In a move to crack down on the marketing of cannabis-related products, the US Food and Drug Administration has issued a warning letter to the company Curaleaf for selling some unapproved cannabidiol products with "unsubstantiated" health claims that the products treat cancer and Parkinson's disease, among other health conditions.
Cannabidiol, also known as CBD, is the ingredient in marijuana and hemp touted to have many medicinal benefits. It's different from tetrahydrocannabinol, or THC, the main psychoactive component of cannabis.
"Selling unapproved products with unsubstantiated therapeutic claims -- such as claims that CBD products can treat serious diseases and conditions -- can put patients and consumers at risk by leading them to put off important medical care. Additionally, there are many unanswered questions about the science, safety, effectiveness and quality of unapproved products containing CBD," Dr. Ned Sharpless, acting FDA commissioner, said in the agency's news release on Tuesday.
The warning letter, sent on Monday, included some examples of how Curaleaf Hemp products have been marketed on the company's social media accounts. The FDA said the products are considered drugs because they are "intended for use in the diagnosis, cure, mitigation, treatment, or prevention of disease" or "intended to affect the structure or any function of the body."
Curaleaf noted in a written statement on Tuesday that the FDA's letter is "currently under review" by the company's legal counsel.
"We will respond to the letter within the 15 business-day timeframe that FDA provides. We intend to work collaboratively with FDA to address the issues in the letter. Curaleaf is fully committed to complying with FDA requirements for all of the products that it markets. Compliance is a top priority for Curaleaf. We can reaffirm that nothing in the letter raises any issues concerning the safety of any Curaleaf product. Curaleaf products are all derived from hemp and meet the requirements of the Farm bill," the statement said.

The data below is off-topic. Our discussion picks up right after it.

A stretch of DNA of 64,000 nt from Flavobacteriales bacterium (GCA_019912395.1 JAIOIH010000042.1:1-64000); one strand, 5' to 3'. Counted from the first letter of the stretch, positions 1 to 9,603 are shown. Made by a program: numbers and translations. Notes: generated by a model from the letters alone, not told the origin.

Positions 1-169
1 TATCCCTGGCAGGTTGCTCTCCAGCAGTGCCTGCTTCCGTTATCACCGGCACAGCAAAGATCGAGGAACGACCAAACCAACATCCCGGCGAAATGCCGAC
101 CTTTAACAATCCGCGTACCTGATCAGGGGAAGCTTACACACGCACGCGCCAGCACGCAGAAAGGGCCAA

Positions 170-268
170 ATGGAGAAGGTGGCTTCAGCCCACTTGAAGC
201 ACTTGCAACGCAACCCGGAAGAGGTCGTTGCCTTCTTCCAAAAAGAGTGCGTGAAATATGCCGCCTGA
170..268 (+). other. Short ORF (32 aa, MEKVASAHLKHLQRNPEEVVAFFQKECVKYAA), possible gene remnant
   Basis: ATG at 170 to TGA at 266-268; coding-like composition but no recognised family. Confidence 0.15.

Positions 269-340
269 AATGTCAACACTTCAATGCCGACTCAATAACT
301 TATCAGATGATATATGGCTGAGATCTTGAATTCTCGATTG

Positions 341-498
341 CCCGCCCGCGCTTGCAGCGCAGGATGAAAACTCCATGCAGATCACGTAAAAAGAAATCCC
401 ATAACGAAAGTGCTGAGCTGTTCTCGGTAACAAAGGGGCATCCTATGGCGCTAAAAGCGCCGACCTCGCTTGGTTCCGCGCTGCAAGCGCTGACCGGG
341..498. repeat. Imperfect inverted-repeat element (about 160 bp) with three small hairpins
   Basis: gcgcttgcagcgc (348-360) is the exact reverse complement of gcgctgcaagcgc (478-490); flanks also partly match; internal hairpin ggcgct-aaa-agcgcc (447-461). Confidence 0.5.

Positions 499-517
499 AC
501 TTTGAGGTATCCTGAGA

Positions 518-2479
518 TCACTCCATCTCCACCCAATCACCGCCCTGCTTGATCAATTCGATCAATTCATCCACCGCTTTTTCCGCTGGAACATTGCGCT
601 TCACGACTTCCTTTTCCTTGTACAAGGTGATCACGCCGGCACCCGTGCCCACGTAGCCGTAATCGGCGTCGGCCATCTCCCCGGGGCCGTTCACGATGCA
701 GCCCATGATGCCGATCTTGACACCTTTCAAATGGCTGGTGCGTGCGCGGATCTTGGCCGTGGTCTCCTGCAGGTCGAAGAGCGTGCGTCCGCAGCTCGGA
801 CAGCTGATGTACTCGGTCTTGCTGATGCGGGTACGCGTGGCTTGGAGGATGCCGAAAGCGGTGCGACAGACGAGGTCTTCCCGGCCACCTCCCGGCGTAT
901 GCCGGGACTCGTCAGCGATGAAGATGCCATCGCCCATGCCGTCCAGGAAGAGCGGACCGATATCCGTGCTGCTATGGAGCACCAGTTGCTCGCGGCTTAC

'The industry is exploding'
The letter indicated that Curaleaf has 15 working days to respond with either details on how the company has corrected violations or with information as to why the company believes its products are not in violation. Failure to correct the violations promptly may result in legal action, including the seizure or ban of a product, according to the FDA.
This latest move by the FDA comes just months after the agency held its first hearing to assess the safety and efficacy of CBD products.
As states have liberalized the use of marijuana, CBD-related products such as oils, lotions, chocolates and even dog food have stormed the market. Market analysts expect the hemp-derived CBD market alone to hit between $15-20 billion in the next five to six years.
"The industry is exploding. It's growing in popularity every day. It's so important for the FDA to get a regulatory handle on this," Jonathan Miller, general counsel for the US Hemp Roundtable, an industry-backed advocacy group said in May.
"There are bad products out there. There are products that make false claims. It's important that FDA develop standards," he said.
Earlier this year, FDA sent warning letters to PotNetwork Holdings in Florida, Nutra Pure in Washington state and Advanced Spine and Pain in New Jersey for "making unsubstantiated claims related to more than a dozen different products and spanning multiple product webpages, online stores and social media websites." These companies made claims that CBD could help with cancer and dementia.
Miller said in May that the industry wants regulation. "Our biggest enemy isn't the FDA or the DEA, but CBD companies making false claims," he said.
'Potential opportunities and significant interest' in CBD
The FDA noted in its news release on Tuesday that it plans to continue to take an agency-wide approach to addressing the regulation of CBD products that fall under its jurisdiction.
"We will continue to work to protect the health and safety of American consumers from products that are being marketed in violation of the law," Dr. Amy Abernethy, the FDA's principal deputy commissioner of food and drugs, said in Tuesday's news release.
"At the same time, we also recognize the potential opportunities and significant interest in drug and other consumer products containing CBD," she said. "We understand this is an important national issue with public health impact and of interest to American hemp farmers and many other stakeholders. The agency has a well-established pathway for drug development and drug approvals, and we remain committed to evaluating the agency's regulatory policies related to other types of CBD products. We plan to report our progress by early this fall as we expedite our work to address the many questions about CBD."
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